Some Highway Traffic Act Offences (HTA) carry very serious consequences. Below are some of the ones that we deal with most frequently.
Careless driving is defined as driving “without due care and attention or without reasonable consideration for other persons” on the road. A wide range of bad driving behaviours can attract this charge.
The prosecutor has to prove that you drove in this manner and will frequently do so by calling witnesses who observed you driving.
The penalties include fines ranging from $400 to$2,000, or up to six months of jail, or both. In addition, your driver’s licence or permit may be suspended for up to two years. This offence carries 6 demerit points.
Your automobile insurance will be affected. It may go up considerably and you may have difficulty getting insurance at all.
Driving While Under Suspension
If you knowingly drive while your licence is suspended, you are guilty of this serious offence. There are various reasons why your licence might have been suspended, for example for non-payment of child support, or for having been convicted of a drinking & driving offence. The penalties can vary depending on which of those reasons apply, as well as whether or not you have committed this offence before, and include additional suspensions.
A possible defence is that you were misled by the ministry and did not know that you were suspended.
On conviction for a first offence there is a fine of between $1000 and $5000. For each subsequent offence there is a fine of between $2000 and $5000, or jail up to six months or both.
If you were caught driving while under suspension and the suspension was due to a previous drinking & driving offence, then there is a fine between $5000 and $25,000, or jail up to six months or both.
For each subsequent offence there is a fine between $10,000 and $50,000, or jail up to six months or both.
No matter which of these reasons apply, in addition to the penalties here described, there will also be a six month licence suspension consecutive to any other suspension you may have.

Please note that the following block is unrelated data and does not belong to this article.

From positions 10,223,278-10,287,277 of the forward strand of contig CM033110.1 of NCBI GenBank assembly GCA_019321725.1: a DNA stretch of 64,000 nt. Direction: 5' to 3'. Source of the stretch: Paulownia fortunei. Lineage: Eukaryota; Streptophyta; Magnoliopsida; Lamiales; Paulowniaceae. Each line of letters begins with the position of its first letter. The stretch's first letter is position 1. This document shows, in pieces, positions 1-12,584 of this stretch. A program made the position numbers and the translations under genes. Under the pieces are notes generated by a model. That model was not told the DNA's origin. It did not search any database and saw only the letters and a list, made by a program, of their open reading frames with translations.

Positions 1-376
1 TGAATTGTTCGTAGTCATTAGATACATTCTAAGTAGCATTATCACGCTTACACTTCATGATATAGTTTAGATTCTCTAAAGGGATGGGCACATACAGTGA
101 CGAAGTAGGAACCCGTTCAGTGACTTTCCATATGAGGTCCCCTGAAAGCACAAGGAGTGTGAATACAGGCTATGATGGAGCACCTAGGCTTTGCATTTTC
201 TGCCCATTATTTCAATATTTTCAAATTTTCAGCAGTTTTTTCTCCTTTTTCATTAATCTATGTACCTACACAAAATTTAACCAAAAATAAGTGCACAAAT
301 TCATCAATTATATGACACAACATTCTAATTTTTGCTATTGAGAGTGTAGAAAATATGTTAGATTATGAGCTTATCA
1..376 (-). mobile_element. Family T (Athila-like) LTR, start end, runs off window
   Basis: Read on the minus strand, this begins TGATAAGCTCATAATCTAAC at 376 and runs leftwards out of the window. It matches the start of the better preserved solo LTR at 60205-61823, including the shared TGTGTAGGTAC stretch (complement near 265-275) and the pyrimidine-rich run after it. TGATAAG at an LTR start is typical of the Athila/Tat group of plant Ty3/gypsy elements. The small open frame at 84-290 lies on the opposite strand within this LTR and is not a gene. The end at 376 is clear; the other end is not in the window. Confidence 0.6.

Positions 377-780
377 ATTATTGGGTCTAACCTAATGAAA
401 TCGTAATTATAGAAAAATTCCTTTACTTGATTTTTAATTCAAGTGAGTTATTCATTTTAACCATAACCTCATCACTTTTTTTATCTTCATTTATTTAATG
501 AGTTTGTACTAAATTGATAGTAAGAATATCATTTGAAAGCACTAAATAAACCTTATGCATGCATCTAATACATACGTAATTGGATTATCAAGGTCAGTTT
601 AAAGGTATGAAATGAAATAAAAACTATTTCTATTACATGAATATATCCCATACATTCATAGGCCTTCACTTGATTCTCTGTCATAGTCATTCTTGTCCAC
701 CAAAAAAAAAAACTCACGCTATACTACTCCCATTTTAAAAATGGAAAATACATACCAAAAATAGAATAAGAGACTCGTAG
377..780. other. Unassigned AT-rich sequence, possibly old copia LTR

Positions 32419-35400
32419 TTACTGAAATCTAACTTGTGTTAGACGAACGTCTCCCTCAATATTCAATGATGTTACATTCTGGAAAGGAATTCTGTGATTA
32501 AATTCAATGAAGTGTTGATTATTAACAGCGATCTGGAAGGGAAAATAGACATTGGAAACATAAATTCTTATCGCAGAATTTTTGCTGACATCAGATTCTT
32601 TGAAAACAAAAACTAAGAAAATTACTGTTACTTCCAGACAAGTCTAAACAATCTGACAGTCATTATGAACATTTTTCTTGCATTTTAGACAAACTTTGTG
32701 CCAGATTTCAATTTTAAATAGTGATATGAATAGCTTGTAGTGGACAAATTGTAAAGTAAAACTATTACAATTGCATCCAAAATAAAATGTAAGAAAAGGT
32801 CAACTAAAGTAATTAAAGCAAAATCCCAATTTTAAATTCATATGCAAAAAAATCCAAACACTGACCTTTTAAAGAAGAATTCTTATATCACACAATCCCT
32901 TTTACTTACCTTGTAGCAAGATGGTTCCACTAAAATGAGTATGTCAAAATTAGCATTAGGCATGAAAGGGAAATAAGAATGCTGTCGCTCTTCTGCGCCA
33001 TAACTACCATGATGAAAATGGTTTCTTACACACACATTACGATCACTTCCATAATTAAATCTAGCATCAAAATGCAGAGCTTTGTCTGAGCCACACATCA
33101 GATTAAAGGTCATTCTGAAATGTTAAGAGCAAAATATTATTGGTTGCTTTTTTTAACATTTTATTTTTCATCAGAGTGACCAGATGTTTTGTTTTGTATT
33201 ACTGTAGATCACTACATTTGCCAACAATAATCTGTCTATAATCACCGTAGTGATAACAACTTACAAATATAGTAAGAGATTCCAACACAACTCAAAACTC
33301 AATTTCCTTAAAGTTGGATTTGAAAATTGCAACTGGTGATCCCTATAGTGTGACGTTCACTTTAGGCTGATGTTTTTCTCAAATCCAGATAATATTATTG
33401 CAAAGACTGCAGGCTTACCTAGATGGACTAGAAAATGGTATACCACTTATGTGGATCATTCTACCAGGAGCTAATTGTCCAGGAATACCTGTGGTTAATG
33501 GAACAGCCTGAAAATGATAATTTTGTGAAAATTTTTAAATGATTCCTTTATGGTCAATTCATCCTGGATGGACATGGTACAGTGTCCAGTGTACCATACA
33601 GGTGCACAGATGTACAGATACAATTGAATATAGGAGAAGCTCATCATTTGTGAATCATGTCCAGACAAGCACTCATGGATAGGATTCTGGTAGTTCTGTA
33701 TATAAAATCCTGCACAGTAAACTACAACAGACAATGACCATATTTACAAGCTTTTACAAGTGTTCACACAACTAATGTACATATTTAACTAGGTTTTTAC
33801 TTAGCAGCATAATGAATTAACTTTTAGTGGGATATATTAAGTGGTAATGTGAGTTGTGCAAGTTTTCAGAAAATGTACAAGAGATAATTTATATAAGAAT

Your vehicle will also be impounded. If you are caught driving with a licence suspended under the HTA, for example for being in default of child support, the vehicle you are driving will be impounded for seven days. If you are caught driving with a licence suspended because of a Criminal Code conviction, the vehicle you are driving will be impounded for 45 days.
Failing to Remain at the Scene of an Accident & Failing to Report an Accident
If you are in charge of a vehicle that is involved in an accident, you must remain at or immediately return to the scene of the accident and render all possible assistance. In addition, you must upon request, give in writing to anyone sustaining loss or injury or to any police officer or to any witness your name, address, driver’s licence number and jurisdiction of issuance, motor vehicle liability insurance policy insurer and policy number, name and address of the registered owner of the vehicle and the vehicle permit number.
In a fail to remain case, the prosecutor will seek to prove that you failed to fulfill these duties.
If you are convicted of this offence, there is a fine between $400 and $2,000, or jail for up to six months, or both, and in addition your licence or permit may be suspended for up to two years. This offence carries 7 demerit points.
If the accident results in personal injuries or in damage to property apparently exceeding $1000, you must report the accident to the nearest police officer. Not reporting is a separate offence, the penalty for which is usually a fine and three demerit points.
Your automobile insurance will be affected. It may go up and you may have difficulty getting insurance at all.
Stunt Driving or Racing
Any number of behaviours while driving can amount to stunt driving, for example: “Driving a motor vehicle in a manner that indicates an intention to cause some or all of its tires to lose traction with the surface of the highway while turning”; or, “Driving a motor vehicle with a person in the trunk of the motor vehicle”.
“Driving a motor vehicle at a rate of speed that is 50 kilometres per hour or more over the speed limit” is also defined as stunt driving.
Racing is self-explanatory, but even just driving too fast may be defined as racing for this offence.
The prosecutor must prove that what you were alleged to be doing in your vehicle amounted to stunt driving/racing and will frequently do so by calling witnesses who observed you driving.
If convicted there is a fine of between $2000 and $10,000, or jail up to six months or both.
In addition, your driver’s licence may be suspended on a first conviction for up to two years and on subsequent convictions for up to 10 years. This offence carries 6 demerit points.
At roadside there will be an immediate seven-day administrative licence suspension and your vehicle will be impounded for seven days at your cost and risk.
Your automobile insurance will likely be affected. It may go up and you may have difficulty getting insurance at all.